Effects of acute expansion of plasma volume on cardiovascular and thermal function during prolonged exercise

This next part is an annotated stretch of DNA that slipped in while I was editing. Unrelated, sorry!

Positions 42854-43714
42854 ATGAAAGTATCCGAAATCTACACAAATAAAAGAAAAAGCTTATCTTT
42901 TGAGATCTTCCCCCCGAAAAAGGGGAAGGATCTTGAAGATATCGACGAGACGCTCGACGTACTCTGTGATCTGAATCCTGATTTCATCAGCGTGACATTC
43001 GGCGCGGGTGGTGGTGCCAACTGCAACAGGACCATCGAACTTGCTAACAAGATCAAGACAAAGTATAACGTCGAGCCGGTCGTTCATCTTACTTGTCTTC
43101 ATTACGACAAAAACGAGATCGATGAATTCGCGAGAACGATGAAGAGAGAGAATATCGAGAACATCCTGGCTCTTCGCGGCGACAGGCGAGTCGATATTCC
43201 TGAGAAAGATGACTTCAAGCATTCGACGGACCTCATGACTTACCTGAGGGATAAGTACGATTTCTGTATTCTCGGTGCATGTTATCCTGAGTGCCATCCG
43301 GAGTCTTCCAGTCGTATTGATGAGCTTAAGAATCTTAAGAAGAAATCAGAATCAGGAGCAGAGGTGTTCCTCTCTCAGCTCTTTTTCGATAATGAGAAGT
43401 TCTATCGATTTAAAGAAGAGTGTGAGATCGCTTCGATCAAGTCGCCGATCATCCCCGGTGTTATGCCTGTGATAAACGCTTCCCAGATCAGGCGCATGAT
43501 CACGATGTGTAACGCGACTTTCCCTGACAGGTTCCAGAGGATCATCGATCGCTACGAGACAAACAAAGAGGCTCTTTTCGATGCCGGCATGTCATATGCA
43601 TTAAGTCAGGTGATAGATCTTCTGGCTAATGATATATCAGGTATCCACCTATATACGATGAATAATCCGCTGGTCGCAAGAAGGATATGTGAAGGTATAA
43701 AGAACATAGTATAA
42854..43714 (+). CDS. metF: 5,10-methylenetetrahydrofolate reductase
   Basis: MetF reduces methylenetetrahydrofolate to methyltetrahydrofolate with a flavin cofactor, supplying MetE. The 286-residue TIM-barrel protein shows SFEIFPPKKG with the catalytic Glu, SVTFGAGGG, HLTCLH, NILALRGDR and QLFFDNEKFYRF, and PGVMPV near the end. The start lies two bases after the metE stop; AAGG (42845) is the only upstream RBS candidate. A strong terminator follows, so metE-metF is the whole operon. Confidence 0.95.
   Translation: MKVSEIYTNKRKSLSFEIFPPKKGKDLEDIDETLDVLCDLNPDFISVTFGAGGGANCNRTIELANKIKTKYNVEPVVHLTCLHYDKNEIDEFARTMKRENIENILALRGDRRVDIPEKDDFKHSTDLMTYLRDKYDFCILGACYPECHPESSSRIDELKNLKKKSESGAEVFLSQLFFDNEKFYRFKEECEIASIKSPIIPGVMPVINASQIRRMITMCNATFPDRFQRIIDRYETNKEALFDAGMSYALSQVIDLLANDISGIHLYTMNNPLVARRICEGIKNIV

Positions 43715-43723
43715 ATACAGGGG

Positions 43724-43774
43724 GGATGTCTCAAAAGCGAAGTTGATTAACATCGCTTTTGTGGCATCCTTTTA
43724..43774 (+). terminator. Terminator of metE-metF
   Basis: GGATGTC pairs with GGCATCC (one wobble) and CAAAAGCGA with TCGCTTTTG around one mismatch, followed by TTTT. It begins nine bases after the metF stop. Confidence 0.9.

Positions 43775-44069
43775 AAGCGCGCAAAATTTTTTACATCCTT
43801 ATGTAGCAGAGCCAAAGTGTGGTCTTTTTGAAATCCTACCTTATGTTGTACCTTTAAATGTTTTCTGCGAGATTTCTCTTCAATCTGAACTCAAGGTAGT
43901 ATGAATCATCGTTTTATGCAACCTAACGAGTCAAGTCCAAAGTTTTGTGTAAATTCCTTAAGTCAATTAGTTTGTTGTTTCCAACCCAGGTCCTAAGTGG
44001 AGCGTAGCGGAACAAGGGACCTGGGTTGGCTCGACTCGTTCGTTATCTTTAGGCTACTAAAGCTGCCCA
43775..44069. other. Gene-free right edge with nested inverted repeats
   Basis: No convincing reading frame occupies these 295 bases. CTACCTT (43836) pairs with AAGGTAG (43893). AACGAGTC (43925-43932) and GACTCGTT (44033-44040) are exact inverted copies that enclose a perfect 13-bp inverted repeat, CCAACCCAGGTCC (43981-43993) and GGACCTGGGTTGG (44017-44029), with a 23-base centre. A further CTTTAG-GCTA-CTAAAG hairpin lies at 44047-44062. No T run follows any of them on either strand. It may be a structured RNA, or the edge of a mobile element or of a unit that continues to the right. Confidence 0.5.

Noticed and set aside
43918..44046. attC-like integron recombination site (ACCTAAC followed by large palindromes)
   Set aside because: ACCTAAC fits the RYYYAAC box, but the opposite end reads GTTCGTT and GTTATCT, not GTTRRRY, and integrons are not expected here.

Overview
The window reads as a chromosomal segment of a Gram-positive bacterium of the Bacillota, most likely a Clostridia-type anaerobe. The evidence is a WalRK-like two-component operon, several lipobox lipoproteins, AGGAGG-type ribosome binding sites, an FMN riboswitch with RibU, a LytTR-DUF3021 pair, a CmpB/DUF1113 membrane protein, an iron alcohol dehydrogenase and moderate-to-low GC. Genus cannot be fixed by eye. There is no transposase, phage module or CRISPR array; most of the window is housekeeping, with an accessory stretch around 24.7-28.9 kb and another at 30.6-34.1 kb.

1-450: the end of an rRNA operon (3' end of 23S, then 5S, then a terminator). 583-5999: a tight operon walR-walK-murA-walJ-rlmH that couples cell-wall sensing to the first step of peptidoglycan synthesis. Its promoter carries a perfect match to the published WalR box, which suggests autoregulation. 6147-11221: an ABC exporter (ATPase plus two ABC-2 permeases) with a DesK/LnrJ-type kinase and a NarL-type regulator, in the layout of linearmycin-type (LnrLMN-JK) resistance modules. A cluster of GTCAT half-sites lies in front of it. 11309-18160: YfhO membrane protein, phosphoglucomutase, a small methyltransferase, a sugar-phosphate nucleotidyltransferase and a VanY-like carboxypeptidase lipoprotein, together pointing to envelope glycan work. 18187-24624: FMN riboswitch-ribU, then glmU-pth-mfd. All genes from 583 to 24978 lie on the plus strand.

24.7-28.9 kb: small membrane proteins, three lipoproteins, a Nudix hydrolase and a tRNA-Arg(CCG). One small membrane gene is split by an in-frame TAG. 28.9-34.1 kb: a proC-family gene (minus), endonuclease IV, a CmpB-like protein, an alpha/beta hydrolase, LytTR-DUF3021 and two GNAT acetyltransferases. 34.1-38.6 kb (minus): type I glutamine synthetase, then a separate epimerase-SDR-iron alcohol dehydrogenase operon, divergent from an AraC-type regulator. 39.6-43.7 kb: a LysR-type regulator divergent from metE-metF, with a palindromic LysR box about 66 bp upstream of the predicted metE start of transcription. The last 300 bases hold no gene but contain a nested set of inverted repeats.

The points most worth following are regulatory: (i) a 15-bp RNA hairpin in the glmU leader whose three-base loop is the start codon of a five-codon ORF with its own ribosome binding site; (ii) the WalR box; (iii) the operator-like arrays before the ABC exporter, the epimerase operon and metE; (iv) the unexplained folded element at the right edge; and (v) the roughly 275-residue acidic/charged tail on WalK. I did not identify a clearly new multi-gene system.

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To investigate the hypothesis that an increase in plasma volume (PV) is obligatory in reducing the cardiovascular drift that is associated with prolonged exercise following training, a plasma expander (Macrodex) was used to acutely elevate PV. Eight untrained volunteers [maximal oxygen consumption; VO2max 45.2 (2.2) ml x kg(-1) x min(-1), mean (SE)] cycled for 2 h [at 46 (4)% VO2max] in ambient conditions either with no PV expansion (CON) or following PV expansions of either 14% (LOW) or 21% (HIGH). During CON, heart rate (HR) increased (P < 0.05) from 147 (2.4) beats x min(-1) to 173 (3.6) beats x min(-1) from 15 to 120 min of exercise. Both LOW and HIGH conditions depressed (P < 0.05) HR, an effect that was manifested following 15 min of exercise. In contrast, stroke volume (SV) was elevated following PV expansion, with values (ml) of 89.6 (6.8), 97.8 (5.9) and 104 (4.6) noted by 15 min of exercise for CON, LOW and HIGH conditions, respectively. Acute PV expansion, regardless of magnitude, also resulted in elevations in cardiac output (Qc). These differences between conditions persisted throughout the exercise, as did the elevation in Qc that was noted with LOW and HIGH conditions. No difference between Qc, HR or SV was found between LOW and HIGH. In addition, neither LOW nor HIGH conditions altered the change in rectal temperature that was observed during exercise. These results demonstrate that, at least for moderate exercise performed in ambient conditions, PV expansion serves only to alter cardiac function (Qc, HR, SV) early in exercise, and not to attenuate the drift that occurs as the exercise is prolonged.
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